A condition for lying is that a speaker states something that they believe to be false, but this in itself is not enough since in the context of tell ing a joke or reporting someone else’s words, a false assertion is not a lie. When in the context of a scientific experiment someone is told to assert false statements it is far from clear whether they can be said to lie. As such any link between the observed neural activity and lying is far from being established.
Another, more complex, example is that of freedom. This concept must face apparently serious challenges coming from the empirical findings of various sciences. In particular the experiments by Libet and Walter where brain activity was measured using an EEG machine found that conscious awareness of decision making is preceded by activity in the brain. Also the social sciences often focus on social factors that determine human choices thus giving the impression that human freedom may turn out to be nothing more than a comforting illusion. What is clear is that here we have another example of the modern problem of how to deal with the apparent tension between theoretical or scientific accounts of human actions and our concrete experience of the same.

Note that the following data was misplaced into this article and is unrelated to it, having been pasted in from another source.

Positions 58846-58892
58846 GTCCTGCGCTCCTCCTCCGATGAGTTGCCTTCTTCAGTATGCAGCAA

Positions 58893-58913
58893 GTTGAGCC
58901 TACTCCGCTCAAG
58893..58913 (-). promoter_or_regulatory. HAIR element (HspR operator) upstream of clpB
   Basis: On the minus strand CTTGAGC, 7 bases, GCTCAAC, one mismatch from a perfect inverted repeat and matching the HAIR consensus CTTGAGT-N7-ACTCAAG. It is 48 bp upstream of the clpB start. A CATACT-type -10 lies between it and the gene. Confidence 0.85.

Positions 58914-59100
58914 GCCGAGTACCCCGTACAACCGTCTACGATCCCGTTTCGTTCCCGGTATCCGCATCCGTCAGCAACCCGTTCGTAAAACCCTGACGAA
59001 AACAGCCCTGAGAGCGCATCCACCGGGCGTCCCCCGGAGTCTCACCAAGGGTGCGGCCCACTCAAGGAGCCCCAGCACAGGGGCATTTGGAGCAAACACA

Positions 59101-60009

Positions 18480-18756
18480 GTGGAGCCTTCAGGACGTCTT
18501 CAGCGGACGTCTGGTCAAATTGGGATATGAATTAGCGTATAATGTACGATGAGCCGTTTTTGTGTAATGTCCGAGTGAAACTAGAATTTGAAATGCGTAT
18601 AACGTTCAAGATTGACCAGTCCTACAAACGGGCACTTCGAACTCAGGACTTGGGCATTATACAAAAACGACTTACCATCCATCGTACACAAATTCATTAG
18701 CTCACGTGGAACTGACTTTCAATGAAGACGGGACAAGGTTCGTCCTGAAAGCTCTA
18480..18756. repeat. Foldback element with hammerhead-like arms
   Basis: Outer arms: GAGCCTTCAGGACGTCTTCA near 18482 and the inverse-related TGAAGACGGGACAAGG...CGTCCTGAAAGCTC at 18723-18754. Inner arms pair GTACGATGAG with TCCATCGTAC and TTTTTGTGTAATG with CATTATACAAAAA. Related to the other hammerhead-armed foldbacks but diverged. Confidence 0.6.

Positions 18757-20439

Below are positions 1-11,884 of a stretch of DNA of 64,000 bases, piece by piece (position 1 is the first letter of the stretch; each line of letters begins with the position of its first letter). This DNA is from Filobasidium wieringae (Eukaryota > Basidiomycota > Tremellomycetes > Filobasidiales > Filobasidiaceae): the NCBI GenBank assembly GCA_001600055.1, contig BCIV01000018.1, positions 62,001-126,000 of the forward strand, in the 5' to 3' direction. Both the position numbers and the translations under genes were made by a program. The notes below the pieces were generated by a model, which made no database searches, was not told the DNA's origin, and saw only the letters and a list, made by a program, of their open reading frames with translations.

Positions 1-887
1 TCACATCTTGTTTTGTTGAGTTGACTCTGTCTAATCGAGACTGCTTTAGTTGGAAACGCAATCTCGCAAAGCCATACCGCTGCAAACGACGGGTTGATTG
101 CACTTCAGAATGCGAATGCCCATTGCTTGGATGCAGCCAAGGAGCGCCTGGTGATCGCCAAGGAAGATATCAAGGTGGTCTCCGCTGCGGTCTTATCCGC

The main argument in defence of the reality of freedom is based on our self-experience as an individual who is a free agent and not just an element in a chain of cause and effect. We find it necessary in our social life to assume that people can be held responsible for their actions, whether in the legal sphere or in the context of institutions such as family life, schools, businesses and so on. In each it is necessary to understand human behaviour in terms that are not reducible to cause and effect. However there is an additional issue raised by the kind of experiments done by Libet and Walter which is the actual concept of freedom being assumed. Here, as in many discussions about the freedom of the will, freedom is understood in terms of a decision made at a specific moment in time. The agent who makes the decision is then thought of as somehow being outside the situation controlling what is happening, and so making a free decision which then gets relayed to the body that obeys. While some decisions may be understood in these kinds of terms they are not typical. For example the decision to raise my hand just to demonstrate this kind of freedom can hardly be thought of as a typical expression of human freedom. In most cases my free acts are part of a practice, which itself has been taken up in the light of longer term goals and values, as such they are not isolated events. So freedom is implied in the overall practice and in the overall conduct of my life, and is not only to be located in specific, let alone isolated choices.